I love to drive.
Occasionally, I have the chance to travel from Los Angeles to Phoenix or San Francisco. I look forward to those trips, because it’s a chance to be negotiating the open road with just my thoughts and a few good tunes.
The beginning of the trip is exciting and fresh. By the end, the excitement has worn thin. The road is long, the scenery doesn’t change often, and my rear end hurts.
I’m guessing that doesn’t happen on a NASCAR track.
People usually are divided into two camps about NASCAR racing:
1. “It’s the most exciting sport in the world.”
2. “I don’t get it – how can you get excited about cars driving in circles for hours?”
My old high school friend Lonnie, a pastor in Michigan, is in the first group. As long as I’ve known him, he’s passionate about anything with wheels that goes fast – as long as he’s steering. I keep expecting to see him driving in Daytona, but I’m guessing his church won’t sponsor his car.
I’ve been in the second group for a long time. I’ve never disliked auto racing, but I just didn’t get it.
So I did some research, talking to some people in group #1. I mentioned to one friend how I felt at the end of a drive to Phoenix. Here’s his response:
“OK, picture yourself driving to Phoenix. But instead of going 65 MPH on straight roads by yourself, you’re going 200 MPH on winding roads, surrounded by 43 other cars doing the same thing – and they’re about three inches away from you all the time.”
I learned that NASCAR isn’t about driving in circles. It’s more like playing chess at warp speed where attention to detail is critical. Split-second decisions determine success:
- Whether to make a pit stop or keep going to maintain position
- Responding instantly to what other drivers do
- How much to push the car to its limit
- Maintenance decisions (refueling and changing tires in seconds)
- Trusting the expertise of the crew
- Handling the changing temperature of the track
(OK, now that sounds exciting . . . ! )
In other words, it’s all about strategy and detail. When those are violated, the chances of either crashing or not finishing are pretty high.
When I learned about NASCAR, I couldn’t help thinking how critical those same concepts are in our marriages.
If we don’t have an intentional strategy and an eye for detail in our relationships, there’s a much greater chance that we won’t finish well.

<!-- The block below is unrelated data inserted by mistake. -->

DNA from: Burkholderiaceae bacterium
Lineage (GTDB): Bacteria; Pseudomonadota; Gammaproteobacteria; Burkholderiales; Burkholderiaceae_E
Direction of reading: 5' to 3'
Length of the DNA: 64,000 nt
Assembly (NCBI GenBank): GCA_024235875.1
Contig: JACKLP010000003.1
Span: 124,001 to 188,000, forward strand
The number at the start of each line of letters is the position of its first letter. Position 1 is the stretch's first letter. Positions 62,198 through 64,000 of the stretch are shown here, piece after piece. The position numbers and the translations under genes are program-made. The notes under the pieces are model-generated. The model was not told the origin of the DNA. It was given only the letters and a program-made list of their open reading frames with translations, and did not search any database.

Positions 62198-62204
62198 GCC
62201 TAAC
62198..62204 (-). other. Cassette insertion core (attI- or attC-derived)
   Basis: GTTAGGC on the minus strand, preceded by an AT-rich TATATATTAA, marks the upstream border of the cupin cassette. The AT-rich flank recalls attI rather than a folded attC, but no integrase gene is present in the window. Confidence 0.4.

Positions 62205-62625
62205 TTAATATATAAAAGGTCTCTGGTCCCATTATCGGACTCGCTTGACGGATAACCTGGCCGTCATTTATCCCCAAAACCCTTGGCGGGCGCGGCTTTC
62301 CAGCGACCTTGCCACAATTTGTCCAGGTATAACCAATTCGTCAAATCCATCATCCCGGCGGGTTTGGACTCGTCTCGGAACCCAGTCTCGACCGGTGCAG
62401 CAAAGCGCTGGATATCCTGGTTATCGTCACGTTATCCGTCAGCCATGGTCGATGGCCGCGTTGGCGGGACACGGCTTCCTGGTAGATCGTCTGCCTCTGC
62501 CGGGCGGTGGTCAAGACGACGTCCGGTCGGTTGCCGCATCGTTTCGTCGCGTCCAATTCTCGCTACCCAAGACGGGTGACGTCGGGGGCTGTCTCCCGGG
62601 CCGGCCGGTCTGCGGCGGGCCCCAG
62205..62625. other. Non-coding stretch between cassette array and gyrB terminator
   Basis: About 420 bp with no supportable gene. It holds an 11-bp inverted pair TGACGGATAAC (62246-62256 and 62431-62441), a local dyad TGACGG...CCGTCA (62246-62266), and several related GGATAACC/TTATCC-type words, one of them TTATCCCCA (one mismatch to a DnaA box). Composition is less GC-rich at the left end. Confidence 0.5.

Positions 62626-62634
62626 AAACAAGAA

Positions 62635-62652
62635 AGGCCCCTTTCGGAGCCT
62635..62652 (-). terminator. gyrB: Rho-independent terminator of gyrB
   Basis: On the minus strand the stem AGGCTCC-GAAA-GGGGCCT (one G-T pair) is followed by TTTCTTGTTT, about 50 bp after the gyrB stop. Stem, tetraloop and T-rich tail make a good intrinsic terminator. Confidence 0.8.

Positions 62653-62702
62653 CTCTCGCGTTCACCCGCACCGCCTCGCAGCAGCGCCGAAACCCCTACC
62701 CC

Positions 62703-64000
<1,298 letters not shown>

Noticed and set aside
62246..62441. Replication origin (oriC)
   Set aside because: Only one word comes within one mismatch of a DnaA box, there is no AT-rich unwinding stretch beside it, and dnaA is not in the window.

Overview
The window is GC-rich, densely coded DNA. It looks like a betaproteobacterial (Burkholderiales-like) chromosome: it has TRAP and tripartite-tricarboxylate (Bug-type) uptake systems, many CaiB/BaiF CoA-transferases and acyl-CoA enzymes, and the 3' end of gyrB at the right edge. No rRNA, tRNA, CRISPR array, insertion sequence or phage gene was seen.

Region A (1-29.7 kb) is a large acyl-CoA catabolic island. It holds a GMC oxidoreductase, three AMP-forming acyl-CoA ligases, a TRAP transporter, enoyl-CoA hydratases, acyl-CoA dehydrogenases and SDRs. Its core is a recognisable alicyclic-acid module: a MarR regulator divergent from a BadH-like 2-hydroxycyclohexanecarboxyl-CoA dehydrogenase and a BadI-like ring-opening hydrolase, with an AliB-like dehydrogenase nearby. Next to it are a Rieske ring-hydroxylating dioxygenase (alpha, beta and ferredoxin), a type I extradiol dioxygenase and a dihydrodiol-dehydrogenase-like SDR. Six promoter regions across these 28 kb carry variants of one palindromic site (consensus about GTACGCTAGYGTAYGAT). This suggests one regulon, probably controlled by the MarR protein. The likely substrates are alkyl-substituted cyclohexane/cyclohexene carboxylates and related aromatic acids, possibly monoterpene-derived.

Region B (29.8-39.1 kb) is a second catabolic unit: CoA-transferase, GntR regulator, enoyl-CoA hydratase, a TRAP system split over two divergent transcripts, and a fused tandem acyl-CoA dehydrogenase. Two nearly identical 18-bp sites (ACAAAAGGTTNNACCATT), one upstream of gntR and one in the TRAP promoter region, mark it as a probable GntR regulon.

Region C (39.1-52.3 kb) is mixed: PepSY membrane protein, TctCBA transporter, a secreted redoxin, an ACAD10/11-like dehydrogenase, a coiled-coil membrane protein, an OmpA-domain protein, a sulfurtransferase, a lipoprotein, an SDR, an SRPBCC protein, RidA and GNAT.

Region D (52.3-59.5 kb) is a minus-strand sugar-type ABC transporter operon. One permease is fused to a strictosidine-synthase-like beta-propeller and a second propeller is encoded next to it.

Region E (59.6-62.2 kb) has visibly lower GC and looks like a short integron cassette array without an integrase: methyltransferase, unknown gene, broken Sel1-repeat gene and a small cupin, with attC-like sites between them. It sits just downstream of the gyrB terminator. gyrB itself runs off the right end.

So here’s what I’ve learned about marriage from NASCAR:
- It’s all about strategy. When it comes to marriage, we’re not in the stands; we’re in the race. We can’t coast; peak performance requires vigilant attention and intentional, precise fine-tuning.
- Pit stops aren’t optional. Life gets busy, and the speed of everyday living makes it seem impossible to take a break. But we have to design maintenance into our relationships. Without regular refueling and attention to detail, our relationships will stall at the most inconvenient times.
- We need a crew. No matter how good our relationship is, we need other people to come alongside – people who believe in us when we have trouble believing in ourselves. We’re too close to the action to be objective about areas that need attention.
- If we’re selfish, people get hurt. Driving is an interdependent sport, because no one is on the track alone. In a race, selfish decisions can be deadly for other people. In a marriage, selfishness can destroy the other person – and devastate us in the process.
- There is value in routine. Going around a track repeatedly might seem as exciting as watching paint dry. But that routine provides a foundation that we don’t have to think about, so we can focus on the movement around us. Routines in marriage need to be chosen and cultivated – which builds a base of security for handling life as a team.
I think anyone can learn to like NASCAR. I know anyone can learn to love their marriage.
If you find your marriage going in circles, don’t look for a different race.
Look for a different strategy.